• According to the woman representative, they had agreed in a meeting prior to the briefing that they would not mention one-man-one-vote and one-man-one-shilling principle proposed in the BBI report
• But shock to her, the MP who was tasked with reading the joint statement ignored the agreement.
A female legislator from the Coastal last week shocked her colleagues and journalists covering a press conference in Parliament when she stormed out of the room, bitterly accusing her colleagues – Kieleweke, ODM, Wiper and KANU MPs – of betraying her.
The legislators were supporting the BBI report that was launched by President Uhuru Kenyatta and ODM leader Raila Odinga. But shock to her, the MP who was tasked with reading the joint statement ignored the agreement. She protested that she comes from a less populous county and, therefore, endorsing the man-one-vote principle would amount to betraying her people and sinking her political career.
Former nominated MP Amina Abdalla found herself in an awkward position when she appeared before the National Assembly’s Finance and Planning committee for vetting. Abdalla, who was nominated to Parliament a record three times, wants to take up a new job at the Salaries and Remuneration Commission, an institution that has been at war with MPs since it was established.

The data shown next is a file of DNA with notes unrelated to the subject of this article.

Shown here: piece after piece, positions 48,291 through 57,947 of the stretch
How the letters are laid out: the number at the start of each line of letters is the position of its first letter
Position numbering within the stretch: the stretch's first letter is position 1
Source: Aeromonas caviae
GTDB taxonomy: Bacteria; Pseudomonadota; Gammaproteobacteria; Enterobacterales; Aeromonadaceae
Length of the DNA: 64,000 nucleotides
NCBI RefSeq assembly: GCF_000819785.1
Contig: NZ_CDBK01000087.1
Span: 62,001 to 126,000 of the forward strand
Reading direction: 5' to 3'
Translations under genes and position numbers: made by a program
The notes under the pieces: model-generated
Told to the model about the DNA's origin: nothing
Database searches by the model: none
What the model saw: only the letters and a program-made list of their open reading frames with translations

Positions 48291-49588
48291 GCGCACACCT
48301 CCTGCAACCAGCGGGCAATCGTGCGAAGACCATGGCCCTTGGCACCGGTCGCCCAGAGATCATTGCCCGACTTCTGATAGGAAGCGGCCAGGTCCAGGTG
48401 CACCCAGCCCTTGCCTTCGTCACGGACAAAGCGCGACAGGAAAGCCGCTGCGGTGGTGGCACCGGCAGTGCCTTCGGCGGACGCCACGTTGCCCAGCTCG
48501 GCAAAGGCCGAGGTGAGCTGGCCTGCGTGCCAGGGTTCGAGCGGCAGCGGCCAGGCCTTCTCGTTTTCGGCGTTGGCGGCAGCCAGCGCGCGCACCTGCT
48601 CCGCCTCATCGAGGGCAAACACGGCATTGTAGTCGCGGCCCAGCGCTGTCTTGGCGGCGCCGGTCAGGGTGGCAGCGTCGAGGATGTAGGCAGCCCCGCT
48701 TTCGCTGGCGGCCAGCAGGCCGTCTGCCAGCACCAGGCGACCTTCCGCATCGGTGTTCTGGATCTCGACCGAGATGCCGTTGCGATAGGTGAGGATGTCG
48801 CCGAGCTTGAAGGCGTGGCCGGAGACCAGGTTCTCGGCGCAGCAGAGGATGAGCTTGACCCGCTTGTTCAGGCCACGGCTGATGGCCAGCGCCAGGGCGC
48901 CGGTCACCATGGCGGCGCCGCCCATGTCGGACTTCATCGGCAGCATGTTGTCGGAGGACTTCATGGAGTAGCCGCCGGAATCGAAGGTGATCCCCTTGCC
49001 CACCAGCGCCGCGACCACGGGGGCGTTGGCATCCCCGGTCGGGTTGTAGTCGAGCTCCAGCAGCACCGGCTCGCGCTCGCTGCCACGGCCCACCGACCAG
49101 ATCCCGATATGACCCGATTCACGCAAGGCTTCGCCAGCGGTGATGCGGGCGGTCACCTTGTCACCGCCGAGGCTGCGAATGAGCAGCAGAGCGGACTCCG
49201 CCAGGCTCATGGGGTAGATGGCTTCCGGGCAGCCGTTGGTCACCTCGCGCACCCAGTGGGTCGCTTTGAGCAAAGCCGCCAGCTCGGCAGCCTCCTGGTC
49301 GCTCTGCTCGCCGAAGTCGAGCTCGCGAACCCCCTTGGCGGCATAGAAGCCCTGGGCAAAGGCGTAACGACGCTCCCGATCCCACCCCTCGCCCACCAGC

Now, she was, to convince her former colleagues that she is the most suitable candidate for a job at an institution that MPs love to hate. During the vetting, MPs pointed out that the SRC has always portrayed them as a greedy lot and leaders who have no interest of the people they represent at heart.
Abdalla said she badly wants to be a commissioner at the SRC to build a workable relationship between the two institutions. She nonetheless admitted it would be a huge task, keeping in mind the Parliamentary Service Commission has only one slot at the SRC and she would be facing off with 12 other commissioners.
Parliament is tasked with the lawmaking mandate among other key functions. However, a section of the lawmakers have openly expressed doubt in MPs' ability to push the Building Bridges Initiative constitutional amendments, leaving a lot of questions than answers. In fact, Dagoretti North MP Simba Arati has alleged that some of his colleagues will be paid to frustrate the constitutional amendment process, if it is ever taken to Parliament.
Could it be true that MPs pass laws depending on who batters their bread? And does this mean that some MPs are never interested in passing laws that are for the betterment of this country until someone pays them?